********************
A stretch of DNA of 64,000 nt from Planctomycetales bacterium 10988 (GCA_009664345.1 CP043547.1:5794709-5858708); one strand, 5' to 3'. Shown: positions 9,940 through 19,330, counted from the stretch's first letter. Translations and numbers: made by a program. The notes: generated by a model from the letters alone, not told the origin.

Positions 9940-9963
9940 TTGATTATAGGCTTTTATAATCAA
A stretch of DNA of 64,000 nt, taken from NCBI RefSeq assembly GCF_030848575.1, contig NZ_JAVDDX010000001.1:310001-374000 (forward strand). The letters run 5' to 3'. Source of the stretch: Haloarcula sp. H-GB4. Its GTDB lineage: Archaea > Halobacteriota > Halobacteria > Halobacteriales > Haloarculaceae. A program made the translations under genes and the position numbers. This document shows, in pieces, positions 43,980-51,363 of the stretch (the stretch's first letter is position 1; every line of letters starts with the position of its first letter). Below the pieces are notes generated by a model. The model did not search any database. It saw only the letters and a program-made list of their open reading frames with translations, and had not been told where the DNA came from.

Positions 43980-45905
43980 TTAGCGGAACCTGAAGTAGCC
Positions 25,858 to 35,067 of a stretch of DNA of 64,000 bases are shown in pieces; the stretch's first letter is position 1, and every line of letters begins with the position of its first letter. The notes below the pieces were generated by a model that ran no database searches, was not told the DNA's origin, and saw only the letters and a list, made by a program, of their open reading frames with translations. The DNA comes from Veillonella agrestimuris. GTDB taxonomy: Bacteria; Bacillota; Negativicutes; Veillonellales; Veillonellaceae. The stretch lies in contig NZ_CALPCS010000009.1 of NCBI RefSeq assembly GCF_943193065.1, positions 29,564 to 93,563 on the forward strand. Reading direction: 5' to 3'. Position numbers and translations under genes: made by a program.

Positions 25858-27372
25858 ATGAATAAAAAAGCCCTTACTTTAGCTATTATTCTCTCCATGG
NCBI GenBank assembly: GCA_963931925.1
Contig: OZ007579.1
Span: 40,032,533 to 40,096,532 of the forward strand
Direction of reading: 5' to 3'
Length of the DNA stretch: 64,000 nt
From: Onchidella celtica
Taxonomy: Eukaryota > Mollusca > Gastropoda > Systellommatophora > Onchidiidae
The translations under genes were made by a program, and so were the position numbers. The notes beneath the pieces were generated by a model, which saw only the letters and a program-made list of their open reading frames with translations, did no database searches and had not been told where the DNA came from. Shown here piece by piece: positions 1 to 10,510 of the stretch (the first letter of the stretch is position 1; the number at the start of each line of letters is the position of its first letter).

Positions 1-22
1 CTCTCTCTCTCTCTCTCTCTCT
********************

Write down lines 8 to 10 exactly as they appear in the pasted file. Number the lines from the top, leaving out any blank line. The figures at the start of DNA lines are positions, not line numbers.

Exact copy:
Positions 25858-27372
25858 ATGAATAAAAAAGCCCTTACTTTAGCTATTATTCTCTCCATGG
NCBI GenBank assembly: GCA_963931925.1